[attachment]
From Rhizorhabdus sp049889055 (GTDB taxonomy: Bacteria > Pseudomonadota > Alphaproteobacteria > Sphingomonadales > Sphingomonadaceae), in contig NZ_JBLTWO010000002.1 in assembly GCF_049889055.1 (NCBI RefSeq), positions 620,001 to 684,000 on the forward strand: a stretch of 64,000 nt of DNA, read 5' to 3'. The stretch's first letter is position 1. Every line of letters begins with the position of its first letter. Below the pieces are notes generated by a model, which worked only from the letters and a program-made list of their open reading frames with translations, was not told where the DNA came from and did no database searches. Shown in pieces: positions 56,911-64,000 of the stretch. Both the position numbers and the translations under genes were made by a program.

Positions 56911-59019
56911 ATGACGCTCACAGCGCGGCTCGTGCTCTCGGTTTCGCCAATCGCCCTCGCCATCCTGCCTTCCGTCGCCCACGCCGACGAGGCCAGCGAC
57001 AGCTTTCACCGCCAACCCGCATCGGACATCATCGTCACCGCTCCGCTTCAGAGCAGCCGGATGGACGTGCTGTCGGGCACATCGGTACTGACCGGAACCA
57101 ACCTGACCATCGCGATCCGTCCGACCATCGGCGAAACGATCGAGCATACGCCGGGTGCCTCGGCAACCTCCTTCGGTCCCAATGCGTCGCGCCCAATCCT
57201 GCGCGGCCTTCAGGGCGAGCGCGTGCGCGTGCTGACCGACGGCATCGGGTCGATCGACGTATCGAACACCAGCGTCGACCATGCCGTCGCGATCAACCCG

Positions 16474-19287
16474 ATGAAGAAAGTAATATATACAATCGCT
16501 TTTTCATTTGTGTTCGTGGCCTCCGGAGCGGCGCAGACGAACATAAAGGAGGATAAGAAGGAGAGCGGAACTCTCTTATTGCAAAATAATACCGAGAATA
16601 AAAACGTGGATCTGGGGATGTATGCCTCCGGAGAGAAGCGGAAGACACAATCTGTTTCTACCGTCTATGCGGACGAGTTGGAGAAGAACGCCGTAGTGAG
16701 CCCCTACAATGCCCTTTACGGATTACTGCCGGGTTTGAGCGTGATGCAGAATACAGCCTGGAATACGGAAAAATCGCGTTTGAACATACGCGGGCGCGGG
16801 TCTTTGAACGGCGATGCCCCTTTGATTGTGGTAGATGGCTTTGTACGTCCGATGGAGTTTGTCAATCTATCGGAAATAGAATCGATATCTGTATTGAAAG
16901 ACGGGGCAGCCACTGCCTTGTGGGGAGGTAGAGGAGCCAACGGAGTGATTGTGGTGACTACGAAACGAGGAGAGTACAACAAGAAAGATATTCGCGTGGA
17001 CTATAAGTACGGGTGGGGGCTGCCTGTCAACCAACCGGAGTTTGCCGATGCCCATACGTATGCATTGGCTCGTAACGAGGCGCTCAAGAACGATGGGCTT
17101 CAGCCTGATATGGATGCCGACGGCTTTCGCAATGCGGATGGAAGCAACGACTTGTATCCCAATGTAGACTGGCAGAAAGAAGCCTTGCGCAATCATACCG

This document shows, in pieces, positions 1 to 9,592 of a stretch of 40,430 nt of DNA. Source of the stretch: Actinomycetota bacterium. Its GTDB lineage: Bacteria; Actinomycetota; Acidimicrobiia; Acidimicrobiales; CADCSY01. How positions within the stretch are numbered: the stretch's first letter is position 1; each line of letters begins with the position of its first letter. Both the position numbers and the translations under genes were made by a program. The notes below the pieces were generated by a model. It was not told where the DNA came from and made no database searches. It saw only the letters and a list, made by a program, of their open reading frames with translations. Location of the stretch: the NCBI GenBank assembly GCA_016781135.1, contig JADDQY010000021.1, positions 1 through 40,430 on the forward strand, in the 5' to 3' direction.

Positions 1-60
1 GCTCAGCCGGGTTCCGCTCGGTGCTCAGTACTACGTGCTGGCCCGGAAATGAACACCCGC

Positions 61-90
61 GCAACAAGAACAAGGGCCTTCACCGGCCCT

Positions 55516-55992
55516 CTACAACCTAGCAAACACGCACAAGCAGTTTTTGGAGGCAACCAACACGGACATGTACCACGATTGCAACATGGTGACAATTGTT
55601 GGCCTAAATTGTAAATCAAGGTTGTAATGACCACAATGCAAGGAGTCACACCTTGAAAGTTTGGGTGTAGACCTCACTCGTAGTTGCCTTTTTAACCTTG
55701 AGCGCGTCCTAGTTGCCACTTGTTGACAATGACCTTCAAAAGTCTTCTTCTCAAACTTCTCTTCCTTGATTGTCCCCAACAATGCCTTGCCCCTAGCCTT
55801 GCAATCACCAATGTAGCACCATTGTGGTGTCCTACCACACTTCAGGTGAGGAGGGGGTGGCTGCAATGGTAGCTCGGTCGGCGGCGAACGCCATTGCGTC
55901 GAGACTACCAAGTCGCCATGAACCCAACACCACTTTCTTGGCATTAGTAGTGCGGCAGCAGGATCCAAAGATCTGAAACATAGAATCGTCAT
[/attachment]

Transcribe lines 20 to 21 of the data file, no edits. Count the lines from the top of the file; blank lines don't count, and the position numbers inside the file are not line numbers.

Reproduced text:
61 GCAACAAGAACAAGGGCCTTCACCGGCCCT

Positions 55516-55992